Assume there is a graph $G = (V, E)$ and a hash function $H: V^n \rightarrow \{0,1\}^m$. Given a path $p = (v_1, v_2, ..., v_n)$ from the graph $G$, compute its hash value $H(p) = h_p$.

Question: Given only the value $h_p$ for any path in the graph (or any "non-path" in the graph), can one prove or disprove that the path exists in the graph?

Possible solution: Expand the graph $G$ into a (possibly) infinite Merkle tree considering every vertex in $V$ as the respective root of the tree (designate these $m_v$). Try to match the hash value $h_p$ with all of the $m_v$ trees. If at least one tree can authenticate the $h_p$ value, then the path exists.

Remark: A non-path would be a sequence of vertices that does not correspond to the edges in the graph.

  • $\begingroup$ How do you define the hash value $h_p$? $\endgroup$ – baharampuri Jul 27 '15 at 17:01
  • $\begingroup$ This is trivially possible if there are finitely many vertices, so I assume there is an infinite number of vertices - but in this case, there could be infinitely many paths of length $n$, how are you "given" all these hash values? $\endgroup$ – Jesko Hüttenhain Jul 27 '15 at 18:01
  • $\begingroup$ It's a finite graph. You are given the hash values in that you can define the hash function to solve the problem, if it helps. (@baharampuri) It's not trivially possible, since to turn a graph into a tree, (say the graph has a cycle) the resulting tree may be infinitely large. $\endgroup$ – stojanman Jul 27 '15 at 20:31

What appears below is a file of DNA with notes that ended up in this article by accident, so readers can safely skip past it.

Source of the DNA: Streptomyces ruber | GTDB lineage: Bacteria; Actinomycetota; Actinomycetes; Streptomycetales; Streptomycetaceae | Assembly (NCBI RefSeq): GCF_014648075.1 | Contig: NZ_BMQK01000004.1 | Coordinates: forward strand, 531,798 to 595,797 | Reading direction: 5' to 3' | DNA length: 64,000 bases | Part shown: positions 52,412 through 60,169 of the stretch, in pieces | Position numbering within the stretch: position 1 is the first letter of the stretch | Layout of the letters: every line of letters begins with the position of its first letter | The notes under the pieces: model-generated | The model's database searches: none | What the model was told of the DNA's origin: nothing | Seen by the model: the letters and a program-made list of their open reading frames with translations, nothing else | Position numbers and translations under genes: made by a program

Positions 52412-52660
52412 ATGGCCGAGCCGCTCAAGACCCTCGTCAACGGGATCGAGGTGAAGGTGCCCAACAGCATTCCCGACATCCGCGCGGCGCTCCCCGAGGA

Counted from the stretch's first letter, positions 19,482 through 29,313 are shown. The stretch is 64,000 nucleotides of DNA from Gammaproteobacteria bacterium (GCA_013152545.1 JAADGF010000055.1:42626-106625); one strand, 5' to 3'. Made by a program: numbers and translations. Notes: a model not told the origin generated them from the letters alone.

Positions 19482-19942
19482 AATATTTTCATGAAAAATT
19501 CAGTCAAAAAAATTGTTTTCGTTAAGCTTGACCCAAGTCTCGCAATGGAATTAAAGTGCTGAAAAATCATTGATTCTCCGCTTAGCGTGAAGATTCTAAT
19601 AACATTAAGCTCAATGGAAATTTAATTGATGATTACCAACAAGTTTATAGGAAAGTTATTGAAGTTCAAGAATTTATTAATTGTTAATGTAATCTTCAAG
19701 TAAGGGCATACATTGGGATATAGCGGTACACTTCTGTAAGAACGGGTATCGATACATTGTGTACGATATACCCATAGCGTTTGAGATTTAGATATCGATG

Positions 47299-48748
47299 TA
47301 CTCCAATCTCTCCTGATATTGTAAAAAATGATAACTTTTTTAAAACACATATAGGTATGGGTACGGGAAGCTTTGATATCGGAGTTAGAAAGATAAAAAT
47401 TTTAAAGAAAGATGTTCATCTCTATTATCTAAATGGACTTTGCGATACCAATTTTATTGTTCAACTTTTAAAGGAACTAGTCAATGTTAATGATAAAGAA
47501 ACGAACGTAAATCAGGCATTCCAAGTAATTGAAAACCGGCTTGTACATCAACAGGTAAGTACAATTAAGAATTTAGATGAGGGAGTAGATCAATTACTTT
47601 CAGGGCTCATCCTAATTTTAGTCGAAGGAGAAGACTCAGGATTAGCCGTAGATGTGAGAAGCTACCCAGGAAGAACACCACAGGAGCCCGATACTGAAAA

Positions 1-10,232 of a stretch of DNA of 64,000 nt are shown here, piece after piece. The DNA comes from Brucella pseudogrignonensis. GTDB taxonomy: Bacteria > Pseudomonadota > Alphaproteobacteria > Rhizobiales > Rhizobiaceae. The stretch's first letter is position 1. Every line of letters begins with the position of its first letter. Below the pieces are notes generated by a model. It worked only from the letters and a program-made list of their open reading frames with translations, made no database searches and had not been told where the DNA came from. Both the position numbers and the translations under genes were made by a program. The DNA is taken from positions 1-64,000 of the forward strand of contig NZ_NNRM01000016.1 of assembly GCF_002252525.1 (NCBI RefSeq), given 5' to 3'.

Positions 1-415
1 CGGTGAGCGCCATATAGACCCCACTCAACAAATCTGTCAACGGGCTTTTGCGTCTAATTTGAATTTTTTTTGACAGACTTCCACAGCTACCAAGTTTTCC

• $\begingroup$ What if the hash tells you all vertices are present. Wouldn't you need to show that your graph contains a hamilton path? At least in the case of simple non-backtracking paths... $\endgroup$ – draks ... Jul 28 '15 at 7:22
  • $\begingroup$ Good observation @draks... That means that this problem looks like NP complete. $\endgroup$ – stojanman Jul 28 '15 at 11:17

If it is a finite graph, the answer is yes, because for fixed $n$ there is only a finite number of paths of length $n$ in the graph. For example, you can enumerate all $n$-tuples of distinct vertices in the graph, check whether they form a path, compute the hash value of that path if they do, and check if that hash occurs in your list of hashes.

  • $\begingroup$ Yes, that is the brute-force solution. Is there any other way, so that you do not have to enumerate all paths and hash them? $\endgroup$ – stojanman Jul 28 '15 at 11:15
  • $\begingroup$ At this point you'd need to make the question more formal, I think. What are your exact requirements and what properties does the hash function have? $\endgroup$ – Jesko Hüttenhain Jul 28 '15 at 13:08

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